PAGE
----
For that reason I do as much as I can each evening. For example, I always prepare the coffee pot, lay out my clothing and pack my snack for work. During the week my son and I both shower in the evening because doing it in the morning would delay us even further.

My Solution: Come up with a nightly task list for yourself to make the mornings easier. If you have lunches to prepare do those the night before. If you need to pull something out of the freezer for dinner, do that too.

The more you can do the night before to make your morning easier the better.

delicious breakfast to motivate you in the morning

Nothing to motivate you

In order to stick to a new morning routine you will need an incentive. Your incentive could be something simple and external, like a delicious breakfast. This would technically be an external reward. There is nothing wrong with external rewards, but I find that they don’t last as long.

For real staying power, you need to find an internal or “intrinsic” reward that is more satisfying long-term. In my post about Finding Your Motivational Fuel  I talk about big picture thinking. Find something that makes you WANT to get out of bed in the morning.

My solution: I use the first twenty minutes of quiet time each morning to check emails and enjoy a cup of coffee. That twenty-minute block of time allows me to clean out my inbox and do a little light research for my writing. This brief period of time inspires me to keep working toward my personal goals.

This quiet alone time is also the ONLY alone time I get most days. So I look forward to it. When the Hubs starts stirring I know that it is time to roll out of bed and start my day.

6 reasons why adhd adults hate mornings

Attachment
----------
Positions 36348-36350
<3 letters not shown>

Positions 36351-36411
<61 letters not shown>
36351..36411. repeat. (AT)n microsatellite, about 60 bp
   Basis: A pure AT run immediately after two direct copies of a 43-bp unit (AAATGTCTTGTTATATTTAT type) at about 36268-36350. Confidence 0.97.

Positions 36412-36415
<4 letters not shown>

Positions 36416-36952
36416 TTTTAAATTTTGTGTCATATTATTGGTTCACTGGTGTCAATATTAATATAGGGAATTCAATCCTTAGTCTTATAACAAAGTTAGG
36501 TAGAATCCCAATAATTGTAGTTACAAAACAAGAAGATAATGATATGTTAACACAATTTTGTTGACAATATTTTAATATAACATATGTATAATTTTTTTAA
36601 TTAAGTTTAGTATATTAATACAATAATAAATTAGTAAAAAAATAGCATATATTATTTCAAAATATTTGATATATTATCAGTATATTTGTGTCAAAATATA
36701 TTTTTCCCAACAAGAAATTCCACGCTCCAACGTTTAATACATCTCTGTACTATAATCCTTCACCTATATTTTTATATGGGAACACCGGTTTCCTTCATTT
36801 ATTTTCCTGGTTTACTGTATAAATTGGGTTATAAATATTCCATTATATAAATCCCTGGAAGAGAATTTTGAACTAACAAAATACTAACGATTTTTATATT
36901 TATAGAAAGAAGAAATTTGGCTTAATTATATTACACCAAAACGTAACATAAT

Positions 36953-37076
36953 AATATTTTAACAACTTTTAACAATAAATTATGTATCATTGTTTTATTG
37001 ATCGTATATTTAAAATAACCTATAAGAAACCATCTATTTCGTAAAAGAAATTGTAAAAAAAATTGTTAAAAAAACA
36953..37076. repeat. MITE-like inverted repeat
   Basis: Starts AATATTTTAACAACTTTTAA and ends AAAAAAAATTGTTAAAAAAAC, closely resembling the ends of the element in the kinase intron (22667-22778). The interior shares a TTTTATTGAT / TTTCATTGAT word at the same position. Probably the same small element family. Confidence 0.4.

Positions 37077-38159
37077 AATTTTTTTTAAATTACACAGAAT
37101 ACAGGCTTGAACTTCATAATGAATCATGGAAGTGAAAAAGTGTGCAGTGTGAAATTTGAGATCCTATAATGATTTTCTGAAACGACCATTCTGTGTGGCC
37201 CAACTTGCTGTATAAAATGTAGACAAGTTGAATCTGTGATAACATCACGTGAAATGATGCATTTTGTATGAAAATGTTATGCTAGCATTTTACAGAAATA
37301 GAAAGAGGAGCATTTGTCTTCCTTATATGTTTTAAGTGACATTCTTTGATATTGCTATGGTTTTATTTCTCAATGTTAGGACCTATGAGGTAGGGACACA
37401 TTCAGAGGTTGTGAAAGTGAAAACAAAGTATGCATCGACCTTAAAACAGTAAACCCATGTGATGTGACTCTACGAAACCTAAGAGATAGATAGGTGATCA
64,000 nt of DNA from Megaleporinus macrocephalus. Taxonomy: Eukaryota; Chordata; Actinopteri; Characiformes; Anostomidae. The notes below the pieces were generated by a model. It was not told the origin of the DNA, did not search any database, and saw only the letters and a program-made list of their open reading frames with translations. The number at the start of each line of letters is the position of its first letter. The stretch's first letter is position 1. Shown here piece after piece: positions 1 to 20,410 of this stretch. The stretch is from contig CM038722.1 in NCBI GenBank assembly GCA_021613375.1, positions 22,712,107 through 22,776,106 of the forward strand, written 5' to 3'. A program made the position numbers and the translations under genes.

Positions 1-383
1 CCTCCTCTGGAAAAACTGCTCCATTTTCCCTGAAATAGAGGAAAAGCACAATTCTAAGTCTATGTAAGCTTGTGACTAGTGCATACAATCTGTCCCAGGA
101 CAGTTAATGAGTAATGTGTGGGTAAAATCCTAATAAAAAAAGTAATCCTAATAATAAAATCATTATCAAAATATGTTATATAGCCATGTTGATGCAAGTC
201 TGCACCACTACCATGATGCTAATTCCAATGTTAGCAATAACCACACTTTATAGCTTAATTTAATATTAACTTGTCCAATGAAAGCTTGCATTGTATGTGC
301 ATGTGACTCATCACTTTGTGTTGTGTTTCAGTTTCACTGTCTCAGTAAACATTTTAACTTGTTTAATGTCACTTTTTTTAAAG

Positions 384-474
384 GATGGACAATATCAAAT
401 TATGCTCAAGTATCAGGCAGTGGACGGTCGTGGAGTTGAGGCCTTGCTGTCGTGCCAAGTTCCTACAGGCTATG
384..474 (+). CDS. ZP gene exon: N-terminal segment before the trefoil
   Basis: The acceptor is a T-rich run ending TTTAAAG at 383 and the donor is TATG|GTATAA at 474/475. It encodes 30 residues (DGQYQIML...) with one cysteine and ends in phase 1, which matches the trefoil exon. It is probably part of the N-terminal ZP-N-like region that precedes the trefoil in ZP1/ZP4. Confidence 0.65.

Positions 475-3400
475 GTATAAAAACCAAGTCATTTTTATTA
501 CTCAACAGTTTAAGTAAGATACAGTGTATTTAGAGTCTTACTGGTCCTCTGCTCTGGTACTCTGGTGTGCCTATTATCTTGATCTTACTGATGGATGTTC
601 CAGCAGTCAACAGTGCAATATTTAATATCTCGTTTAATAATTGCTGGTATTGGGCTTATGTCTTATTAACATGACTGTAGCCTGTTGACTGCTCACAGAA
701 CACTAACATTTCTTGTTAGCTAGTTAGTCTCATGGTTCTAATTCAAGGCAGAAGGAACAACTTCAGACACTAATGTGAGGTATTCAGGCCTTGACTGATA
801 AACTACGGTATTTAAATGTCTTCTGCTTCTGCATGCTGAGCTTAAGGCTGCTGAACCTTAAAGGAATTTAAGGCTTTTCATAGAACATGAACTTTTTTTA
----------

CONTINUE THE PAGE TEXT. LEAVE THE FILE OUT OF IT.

Not having a visual schedule

We will go deep with creating visual schedules in the next week or so, but in the meantime just think about how you could make a morning routine visual for your children. Even if you don’t have children, you might like something visual for yourself.

My solution: I find that creating a written routine, minute by minute, helps you to produce a visual schedule when you are ready.

Not Having a Real Routine

Think about what you are responsible for each morning. I am responsible for parenting and getting myself out the door. My two focus areas are my son and myself. I need a realistic routine that gets both of us out the door with our bellies full and minimal extra stress

In the past I had a set waking time, but not a real Individualized Routine that had become a Habit.  Every morning would start off ok – but then deteriorate into me yelling and my son stomping around in response.

My solution: Things are getting better now that I made mornings a priority. My goal was to create a solid morning routine that I could stick to. So far so good.

If you want some incredibly inspiring and well thought-out information on morning routines check out Crystal Paine’s 14-day course Makeover Your Mornings. (this is an afiliate link.) I will discuss Crystal’s course in more detail later.

Any tips or tricks that keep your morning running smoothly?

 

Thanks for installing the Bottom of every post plugin by Corey Salzano. Contact me if you need custom WordPress plugins or website design.

  • Amber

    LIz I’m pretty sure I have undiagnosed ADHD and this article right here just spoke LIFE into me. You completely described my struggles and provided the words I haven’t been able to articualte upon besides just not having a routine. THANK YOU!

    • Liz

      Hi Amber!
      Thank you for commenting. I am glad you identified with what I wrote. We talk about routines, and lack thereof, in our Facebook group all the time.
      Are you a member? I would be glad to add you.
      Thanks for reading!
      -liz